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In recent years, Michigan’s criminal law has put into legal jeopardy a woman innocently helping her neighbor’s children board a school bus; a man who unknowingly deposited spare tires with a facility lacking proper state permits; and a business owner who expanded his parking lot on land that state regulators later deemed a “wetland.”
At present, Michigan’s vast, disorganized criminal law inherently places the Wolverine State’s residents at risk of unintentionally violating a growing array of regulatory crimes that are difficult, if not impossible, to discover and understand. For example:
- Michigan’s penal code contains 918 sections—eight times the number of the Model Penal Code and significantly more than that of neighboring states Ohio, Illinois, and Wisconsin.
- Michigan has at least 3,102 crimes—1,209 felonies and 1,893 misdemeanors—and most of these (48 percent of felonies and more than 76 percent of misdemeanors) lie outside the penal code.
- Michigan has created, on average, 45 crimes annually over the last six years, 44 percent of which were felonies and 73 percent of which fell outside the penal code.
- More than 26 percent of felonies and more than 59 percent of misdemeanors on the Michigan books do not explicitly require the state to make a showing of intent (mens rea) on the part of the accused.
The size as well as the breadth of Michigan’s criminal law not only places citizens in legal jeopardy but also creates a serious risk that prosecutions will vary markedly from jurisdiction to jurisdiction. Further, it threatens to divert scarce resources away from the enforcement of serious violent and property crimes.
To address this overcriminalization, Michigan policymakers should consider:
- Creating a bipartisan legislative task force to conduct hearings and set guiding principles for lawmakers when creating new criminal offenses, with an emphasis on organizing and clarifying criminal laws for state residents.
- Creating a commission, or charging the Michigan Law Revision Commission, to review the criminal law and consolidate, clarify, and optimize the state’s current criminal statutes.
- Enacting a default mens rea provision, ensuring that to be convicted of a crime requires a showing of intent, unless the legislature clearly specifies otherwise.
The study examines how the proposed constitutional amendment would enshrine collective bargaining in the state constitution, which would allow government union collective bargaining agreements to invalidate numerous state laws meant to improve the quality of public services and would likely negate a projected $1.6 billion in annual taxpayer savings.
The Policy Brief was co-authored by Vernuccio and other Mackinac Center analysts: Senior Legal Analyst Patrick J. Wright, Executive Vice President Michael J. Reitz and Assistant Fiscal Policy Director James M. Hohman. Also co-authoring was Paul Kersey, director of labor policy at the Illinois Policy Institute. … more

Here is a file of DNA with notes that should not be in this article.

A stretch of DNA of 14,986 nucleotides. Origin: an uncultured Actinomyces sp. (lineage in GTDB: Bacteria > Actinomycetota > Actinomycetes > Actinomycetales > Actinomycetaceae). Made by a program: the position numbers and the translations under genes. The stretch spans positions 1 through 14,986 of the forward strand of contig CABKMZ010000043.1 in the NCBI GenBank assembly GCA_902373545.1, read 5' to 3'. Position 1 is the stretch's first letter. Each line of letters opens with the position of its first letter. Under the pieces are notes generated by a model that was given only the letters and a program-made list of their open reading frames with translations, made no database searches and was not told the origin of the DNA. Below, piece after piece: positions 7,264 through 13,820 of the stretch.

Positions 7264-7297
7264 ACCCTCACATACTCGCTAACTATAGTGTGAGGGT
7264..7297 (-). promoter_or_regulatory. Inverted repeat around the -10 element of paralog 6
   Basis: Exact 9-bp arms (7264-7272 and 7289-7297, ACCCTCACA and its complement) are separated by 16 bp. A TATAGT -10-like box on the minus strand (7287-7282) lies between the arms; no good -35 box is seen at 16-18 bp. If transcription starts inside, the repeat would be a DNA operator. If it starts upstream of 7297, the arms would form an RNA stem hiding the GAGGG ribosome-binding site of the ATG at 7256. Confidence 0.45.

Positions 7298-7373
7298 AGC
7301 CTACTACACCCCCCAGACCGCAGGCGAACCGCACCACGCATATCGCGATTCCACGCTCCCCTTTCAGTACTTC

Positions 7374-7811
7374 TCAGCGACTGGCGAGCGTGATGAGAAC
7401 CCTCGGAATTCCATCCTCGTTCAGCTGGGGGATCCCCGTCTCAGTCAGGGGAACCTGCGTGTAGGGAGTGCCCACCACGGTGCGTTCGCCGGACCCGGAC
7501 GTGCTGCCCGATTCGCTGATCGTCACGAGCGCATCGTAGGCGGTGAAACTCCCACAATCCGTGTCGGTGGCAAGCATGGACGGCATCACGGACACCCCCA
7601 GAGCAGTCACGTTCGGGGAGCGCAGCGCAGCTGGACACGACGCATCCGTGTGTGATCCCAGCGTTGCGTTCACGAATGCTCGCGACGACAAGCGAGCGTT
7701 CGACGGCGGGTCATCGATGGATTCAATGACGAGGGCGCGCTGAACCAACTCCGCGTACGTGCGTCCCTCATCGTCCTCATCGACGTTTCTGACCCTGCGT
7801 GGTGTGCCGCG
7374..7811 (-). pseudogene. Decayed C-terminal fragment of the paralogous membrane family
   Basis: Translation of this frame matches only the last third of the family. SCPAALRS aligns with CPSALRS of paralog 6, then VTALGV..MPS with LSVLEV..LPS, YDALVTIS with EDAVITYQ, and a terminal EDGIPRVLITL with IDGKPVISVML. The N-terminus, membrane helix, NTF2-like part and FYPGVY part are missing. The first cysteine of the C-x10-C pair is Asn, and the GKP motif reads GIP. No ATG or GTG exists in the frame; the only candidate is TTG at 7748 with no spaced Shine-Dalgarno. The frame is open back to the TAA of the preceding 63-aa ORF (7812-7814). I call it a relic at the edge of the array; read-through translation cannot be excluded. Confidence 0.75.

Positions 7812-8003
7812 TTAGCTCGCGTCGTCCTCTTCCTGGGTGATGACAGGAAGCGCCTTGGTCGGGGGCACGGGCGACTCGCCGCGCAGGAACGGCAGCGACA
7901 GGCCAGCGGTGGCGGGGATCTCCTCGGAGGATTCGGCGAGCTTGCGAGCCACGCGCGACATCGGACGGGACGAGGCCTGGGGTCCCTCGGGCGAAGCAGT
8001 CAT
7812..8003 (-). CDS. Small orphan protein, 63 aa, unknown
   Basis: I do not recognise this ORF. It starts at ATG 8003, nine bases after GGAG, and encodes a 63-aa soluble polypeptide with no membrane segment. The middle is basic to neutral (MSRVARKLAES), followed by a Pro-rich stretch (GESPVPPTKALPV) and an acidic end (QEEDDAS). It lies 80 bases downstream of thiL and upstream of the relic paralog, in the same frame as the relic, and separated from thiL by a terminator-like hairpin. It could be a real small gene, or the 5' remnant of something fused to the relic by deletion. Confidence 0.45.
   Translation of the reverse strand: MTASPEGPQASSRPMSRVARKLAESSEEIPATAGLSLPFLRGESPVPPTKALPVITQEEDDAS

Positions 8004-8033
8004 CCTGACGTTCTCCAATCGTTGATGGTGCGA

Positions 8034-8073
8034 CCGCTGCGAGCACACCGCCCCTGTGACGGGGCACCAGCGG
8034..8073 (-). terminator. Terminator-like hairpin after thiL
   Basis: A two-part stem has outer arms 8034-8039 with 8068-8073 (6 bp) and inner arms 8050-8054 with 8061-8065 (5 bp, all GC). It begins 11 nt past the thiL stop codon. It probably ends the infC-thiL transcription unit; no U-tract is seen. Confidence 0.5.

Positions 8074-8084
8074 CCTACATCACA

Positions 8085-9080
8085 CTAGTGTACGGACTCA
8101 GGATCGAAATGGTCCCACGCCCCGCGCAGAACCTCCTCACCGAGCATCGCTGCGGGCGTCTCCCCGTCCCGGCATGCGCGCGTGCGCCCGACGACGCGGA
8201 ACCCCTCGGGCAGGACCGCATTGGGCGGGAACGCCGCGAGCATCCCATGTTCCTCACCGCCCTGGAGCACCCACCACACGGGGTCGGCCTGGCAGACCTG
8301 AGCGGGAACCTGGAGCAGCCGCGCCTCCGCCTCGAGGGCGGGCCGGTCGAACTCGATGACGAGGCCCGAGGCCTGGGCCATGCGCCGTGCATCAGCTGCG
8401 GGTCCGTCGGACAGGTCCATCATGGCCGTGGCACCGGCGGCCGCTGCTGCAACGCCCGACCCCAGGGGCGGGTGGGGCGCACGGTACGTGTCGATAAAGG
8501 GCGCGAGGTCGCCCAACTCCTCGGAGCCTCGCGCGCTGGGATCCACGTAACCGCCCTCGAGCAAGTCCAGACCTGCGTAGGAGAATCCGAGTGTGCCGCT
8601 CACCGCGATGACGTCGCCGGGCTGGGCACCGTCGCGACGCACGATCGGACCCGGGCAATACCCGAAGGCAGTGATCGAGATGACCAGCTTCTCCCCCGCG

The Mackinac Center Legal Foundation sued to end the DHS' illegal diversion of so-called "union dues" from state subsidy checks received by home-based day care providers who watch children from low-income families. The "dues" were funneled to a government-employee union that purports to represent more than 40,000 of Michigan's home-based day care providers, who are actually private business owners and independent contractors.
The case was ruled moot by the Michigan Supreme Court after the DHS ceased to collect the dues and the DHS director stated that these home-based day care providers are not public employees. … more
The Mackinac Center’s brief urges the Michigan Supreme Court to hold that the judiciary need not defer to administrative agencies’ interpretations of ambiguous statutes. Alternatively, because Michigan courts (unlike federal courts) have not determined that agency rules created through formal adjudication are equivalent to rules created through notice-and-comment rulemaking, the Court could hold simply that there is no judicial deference to rules created through adjudication, leaving aside the question of deference to notice-and-comment rules.
The Michigan Supreme Court decided the case in July 2008. The justices held that the rulings of state agencies should not receive deference from the courts and that the Michigan judiciary hence plays an integral role in reviewing the legality of agency actions. The ruling places a direct check on the power of state agencies to interpret and to act upon laws passed by the Michigan Legislature.
The decision is a landmark in Michigan jurisprudence, particularly since it diverges from federal jurisprudence, which grants almost unlimited power to federal agencies in implementing laws passed by Congress. The court's ruling was substantially in agreement with the arguments presented in this brief. … more